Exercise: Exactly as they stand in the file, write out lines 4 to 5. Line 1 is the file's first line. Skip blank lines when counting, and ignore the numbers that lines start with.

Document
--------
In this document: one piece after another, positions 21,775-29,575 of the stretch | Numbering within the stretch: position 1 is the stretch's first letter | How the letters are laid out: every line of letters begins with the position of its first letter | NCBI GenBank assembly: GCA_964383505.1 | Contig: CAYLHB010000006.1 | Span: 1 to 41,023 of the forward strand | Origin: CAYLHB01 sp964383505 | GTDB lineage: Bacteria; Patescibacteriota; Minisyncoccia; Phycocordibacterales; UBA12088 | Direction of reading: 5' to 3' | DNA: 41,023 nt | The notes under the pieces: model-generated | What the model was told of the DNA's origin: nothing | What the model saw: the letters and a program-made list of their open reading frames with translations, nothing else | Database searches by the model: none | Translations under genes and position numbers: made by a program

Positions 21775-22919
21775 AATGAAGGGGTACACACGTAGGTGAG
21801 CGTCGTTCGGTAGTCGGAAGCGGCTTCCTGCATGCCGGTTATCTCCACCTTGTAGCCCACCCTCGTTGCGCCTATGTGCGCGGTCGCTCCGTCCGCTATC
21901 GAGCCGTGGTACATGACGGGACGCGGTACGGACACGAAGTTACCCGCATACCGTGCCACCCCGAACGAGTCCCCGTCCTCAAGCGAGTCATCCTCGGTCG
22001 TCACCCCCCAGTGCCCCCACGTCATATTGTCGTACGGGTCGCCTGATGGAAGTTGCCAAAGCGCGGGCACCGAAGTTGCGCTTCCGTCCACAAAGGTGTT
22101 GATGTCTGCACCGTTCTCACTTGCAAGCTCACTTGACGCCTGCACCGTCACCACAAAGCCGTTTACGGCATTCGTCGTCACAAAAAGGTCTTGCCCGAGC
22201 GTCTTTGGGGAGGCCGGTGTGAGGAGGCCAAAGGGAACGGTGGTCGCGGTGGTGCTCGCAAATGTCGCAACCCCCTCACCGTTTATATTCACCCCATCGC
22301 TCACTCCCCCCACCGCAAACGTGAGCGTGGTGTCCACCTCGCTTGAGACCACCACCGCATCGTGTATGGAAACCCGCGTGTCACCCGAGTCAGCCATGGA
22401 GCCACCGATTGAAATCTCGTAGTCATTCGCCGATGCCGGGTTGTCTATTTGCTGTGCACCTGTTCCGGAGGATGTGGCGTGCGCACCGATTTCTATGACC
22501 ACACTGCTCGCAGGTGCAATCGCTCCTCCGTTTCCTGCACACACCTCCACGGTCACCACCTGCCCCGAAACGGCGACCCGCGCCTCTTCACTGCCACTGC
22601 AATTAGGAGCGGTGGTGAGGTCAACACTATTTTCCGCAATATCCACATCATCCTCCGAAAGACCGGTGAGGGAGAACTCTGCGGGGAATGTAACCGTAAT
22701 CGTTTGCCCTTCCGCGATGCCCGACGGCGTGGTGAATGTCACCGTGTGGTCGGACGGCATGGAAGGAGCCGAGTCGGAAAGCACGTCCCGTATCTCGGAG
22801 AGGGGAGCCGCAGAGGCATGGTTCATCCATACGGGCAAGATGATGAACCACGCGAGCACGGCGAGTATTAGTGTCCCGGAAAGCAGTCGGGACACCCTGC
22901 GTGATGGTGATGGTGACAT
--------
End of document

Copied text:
21801 CGTCGTTCGGTAGTCGGAAGCGGCTTCCTGCATGCCGGTTATCTCCACCTTGTAGCCCACCCTCGTTGCGCCTATGTGCGCGGTCGCTCCGTCCGCTATC
21901 GAGCCGTGGTACATGACGGGACGCGGTACGGACACGAAGTTACCCGCATACCGTGCCACCCCGAACGAGTCCCCGTCCTCAAGCGAGTCATCCTCGGTCG